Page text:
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Tuesday, November 29, 2022

MIT Engineers Built a Unique Camera that Works Underwater without Battery

The camera converts mechanical energy from sound waves travelling through water into electrical energy using specific piezoelectric materials

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Russell Chattaraj
Russell Chattaraj
Mechanical engineering graduate, writes about science, technology and sports, teaching physics and mathematics, also played cricket professionally and passionate about bodybuilding.

UNITED STATES: An innovative new camera system that uses underwater sound waves to operate underwater and send data wirelessly has been created by a team of wonderful engineers and scientists at the Massachusetts Institute of Technology in Cambridge, Massachusetts.

Over 95% of the seas on Earth, according to scientists worldwide, have never been seen. We, therefore, have a greater understanding of space and other planets than we have of the waters here on Earth.

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It wasn’t an option to send a camera down to the ocean’s depths because doing so would require a hardwired link between the Earth’s surface and a research vessel or mission vessel so that its batteries could be periodically refreshed.

Therefore, the engineers had to develop a power distribution and storage system that could run independently of conventional energy sources like solar or hydroelectricity.

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They ultimately produced an underwater camera that is almost 100,000 times more energy efficient than any underwater camera on the market.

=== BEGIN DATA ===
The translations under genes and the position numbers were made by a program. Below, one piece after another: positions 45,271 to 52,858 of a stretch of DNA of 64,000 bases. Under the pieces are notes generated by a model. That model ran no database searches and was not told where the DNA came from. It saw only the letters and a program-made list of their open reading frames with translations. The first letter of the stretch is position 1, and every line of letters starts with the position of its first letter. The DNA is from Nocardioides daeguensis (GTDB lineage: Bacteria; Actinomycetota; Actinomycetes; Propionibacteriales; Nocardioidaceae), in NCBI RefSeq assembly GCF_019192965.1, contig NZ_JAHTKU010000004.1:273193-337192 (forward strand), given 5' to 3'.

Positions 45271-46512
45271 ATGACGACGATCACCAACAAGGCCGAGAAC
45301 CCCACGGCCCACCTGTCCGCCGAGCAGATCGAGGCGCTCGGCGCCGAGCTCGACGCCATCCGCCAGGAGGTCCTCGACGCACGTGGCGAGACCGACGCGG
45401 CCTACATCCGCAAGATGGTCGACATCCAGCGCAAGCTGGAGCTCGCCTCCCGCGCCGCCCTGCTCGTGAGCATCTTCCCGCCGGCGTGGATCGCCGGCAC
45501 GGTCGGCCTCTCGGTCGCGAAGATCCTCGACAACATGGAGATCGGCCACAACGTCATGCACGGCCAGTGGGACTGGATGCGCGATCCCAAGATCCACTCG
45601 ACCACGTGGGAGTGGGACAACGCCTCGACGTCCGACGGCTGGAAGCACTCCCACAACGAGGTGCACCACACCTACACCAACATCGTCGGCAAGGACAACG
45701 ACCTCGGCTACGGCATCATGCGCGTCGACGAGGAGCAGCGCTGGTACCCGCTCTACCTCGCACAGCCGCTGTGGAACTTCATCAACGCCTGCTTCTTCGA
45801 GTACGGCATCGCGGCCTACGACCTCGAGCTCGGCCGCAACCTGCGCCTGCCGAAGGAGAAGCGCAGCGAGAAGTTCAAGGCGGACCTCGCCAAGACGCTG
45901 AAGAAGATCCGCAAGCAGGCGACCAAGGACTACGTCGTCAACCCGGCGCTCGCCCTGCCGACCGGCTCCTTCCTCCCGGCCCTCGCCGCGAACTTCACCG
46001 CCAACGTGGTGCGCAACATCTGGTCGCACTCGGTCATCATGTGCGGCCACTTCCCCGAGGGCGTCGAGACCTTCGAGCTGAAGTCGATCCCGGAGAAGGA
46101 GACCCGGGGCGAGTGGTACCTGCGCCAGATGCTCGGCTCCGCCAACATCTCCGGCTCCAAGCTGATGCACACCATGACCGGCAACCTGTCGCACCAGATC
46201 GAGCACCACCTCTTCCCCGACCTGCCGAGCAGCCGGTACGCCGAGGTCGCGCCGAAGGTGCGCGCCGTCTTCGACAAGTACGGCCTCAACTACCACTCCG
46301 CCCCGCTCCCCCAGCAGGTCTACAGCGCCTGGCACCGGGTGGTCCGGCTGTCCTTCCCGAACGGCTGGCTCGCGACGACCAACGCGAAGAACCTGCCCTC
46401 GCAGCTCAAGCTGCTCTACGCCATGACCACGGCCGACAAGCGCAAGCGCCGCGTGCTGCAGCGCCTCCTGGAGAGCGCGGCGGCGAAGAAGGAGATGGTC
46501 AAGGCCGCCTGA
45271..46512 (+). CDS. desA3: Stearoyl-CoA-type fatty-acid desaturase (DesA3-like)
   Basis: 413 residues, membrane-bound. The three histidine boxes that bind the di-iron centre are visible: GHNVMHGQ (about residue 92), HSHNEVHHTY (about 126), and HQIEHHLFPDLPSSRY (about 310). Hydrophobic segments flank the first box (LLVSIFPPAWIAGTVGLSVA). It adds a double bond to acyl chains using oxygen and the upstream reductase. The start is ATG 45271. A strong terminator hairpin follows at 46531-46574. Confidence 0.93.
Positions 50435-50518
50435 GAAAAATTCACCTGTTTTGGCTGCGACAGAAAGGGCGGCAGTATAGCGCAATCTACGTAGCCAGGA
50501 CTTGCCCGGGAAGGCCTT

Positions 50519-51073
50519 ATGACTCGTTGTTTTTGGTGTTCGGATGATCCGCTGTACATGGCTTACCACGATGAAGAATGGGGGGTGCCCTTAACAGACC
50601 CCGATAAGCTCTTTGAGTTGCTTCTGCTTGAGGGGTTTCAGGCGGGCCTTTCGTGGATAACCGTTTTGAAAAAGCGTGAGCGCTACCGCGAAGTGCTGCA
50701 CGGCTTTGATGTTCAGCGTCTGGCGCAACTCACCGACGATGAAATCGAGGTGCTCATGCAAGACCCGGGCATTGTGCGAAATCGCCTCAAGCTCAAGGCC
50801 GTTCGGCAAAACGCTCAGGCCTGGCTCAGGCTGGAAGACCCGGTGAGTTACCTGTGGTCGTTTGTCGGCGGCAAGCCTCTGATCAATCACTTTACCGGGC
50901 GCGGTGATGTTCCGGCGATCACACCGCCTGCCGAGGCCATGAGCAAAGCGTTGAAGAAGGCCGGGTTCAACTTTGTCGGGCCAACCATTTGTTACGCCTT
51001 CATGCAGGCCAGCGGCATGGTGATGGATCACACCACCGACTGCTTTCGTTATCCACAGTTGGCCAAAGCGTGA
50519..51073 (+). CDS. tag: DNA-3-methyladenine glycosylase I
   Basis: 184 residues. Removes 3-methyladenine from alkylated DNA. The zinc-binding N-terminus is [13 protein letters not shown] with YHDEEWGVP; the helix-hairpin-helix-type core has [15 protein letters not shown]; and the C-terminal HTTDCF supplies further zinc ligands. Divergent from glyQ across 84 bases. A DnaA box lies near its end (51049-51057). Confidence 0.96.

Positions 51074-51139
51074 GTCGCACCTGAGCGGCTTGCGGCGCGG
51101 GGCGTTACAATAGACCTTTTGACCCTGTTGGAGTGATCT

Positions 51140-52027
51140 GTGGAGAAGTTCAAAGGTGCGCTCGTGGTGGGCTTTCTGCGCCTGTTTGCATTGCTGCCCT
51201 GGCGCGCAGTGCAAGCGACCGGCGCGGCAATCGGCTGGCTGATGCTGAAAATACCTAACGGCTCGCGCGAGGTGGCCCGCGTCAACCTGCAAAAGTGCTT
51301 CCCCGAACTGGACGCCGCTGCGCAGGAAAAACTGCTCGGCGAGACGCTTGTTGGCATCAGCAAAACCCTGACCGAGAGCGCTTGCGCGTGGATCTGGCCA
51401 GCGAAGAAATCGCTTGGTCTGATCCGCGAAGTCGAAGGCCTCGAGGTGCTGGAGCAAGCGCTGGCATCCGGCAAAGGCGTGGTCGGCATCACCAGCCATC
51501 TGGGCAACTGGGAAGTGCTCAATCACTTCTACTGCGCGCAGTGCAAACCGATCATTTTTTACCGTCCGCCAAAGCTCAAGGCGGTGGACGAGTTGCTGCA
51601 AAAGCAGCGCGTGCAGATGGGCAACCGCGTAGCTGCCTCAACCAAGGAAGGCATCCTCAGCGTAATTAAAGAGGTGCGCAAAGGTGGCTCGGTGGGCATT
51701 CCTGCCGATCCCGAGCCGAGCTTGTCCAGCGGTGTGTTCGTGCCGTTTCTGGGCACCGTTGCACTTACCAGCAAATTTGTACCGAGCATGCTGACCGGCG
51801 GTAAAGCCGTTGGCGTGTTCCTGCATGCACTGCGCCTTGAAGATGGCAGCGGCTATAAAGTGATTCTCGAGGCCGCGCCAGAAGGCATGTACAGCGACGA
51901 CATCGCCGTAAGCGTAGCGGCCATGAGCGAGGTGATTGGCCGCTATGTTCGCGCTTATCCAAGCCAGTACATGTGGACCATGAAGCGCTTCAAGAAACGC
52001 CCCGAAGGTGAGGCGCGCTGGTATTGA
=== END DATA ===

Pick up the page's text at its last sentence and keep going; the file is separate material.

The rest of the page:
The camera converts mechanical energy from sound waves travelling through water into electrical energy using specific piezoelectric materials. Essentially, they utilise the mechanical energy produced by the sounds or waves made by passing ships, submarines, or swimming fish.

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Once more using sound waves, the camera delivers information to a receiver outside of the water, which reconstructs the image. In comparison to air, sound waves travel far more effectively in the water.

Even in a dark underwater environment, the camera can capture colour photos and wirelessly broadcast them across the water.

The camera can operate continuously for many weeks without a power source, allowing researchers to study and view uncharted areas beneath our oceans and seek new species, marine pollution, and the effects of climate change.

Fadel Antib, an associate professor in the department of electrical engineering and computer science at MIT and a member of the Media Lab, served as the team leader.

The team is aiming to improve and expand the memory of the new camera. Additionally, they are developing a function that would allow the new camera to record video underwater.

The US Office of Naval Research contributed to the research and development of the camera, therefore military and naval use is almost certainly in the cards. There is extremely little chance that the product or something comparable will enter the market shortly. 

Also Read: Brazilian Dentists Invented 3D Mask To Prevent COVID-19 Contamination

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  • Russell Chattaraj

    Mechanical engineering graduate, writes about science, technology and sports, teaching physics and mathematics, also played cricket professionally and passionate about bodybuilding.

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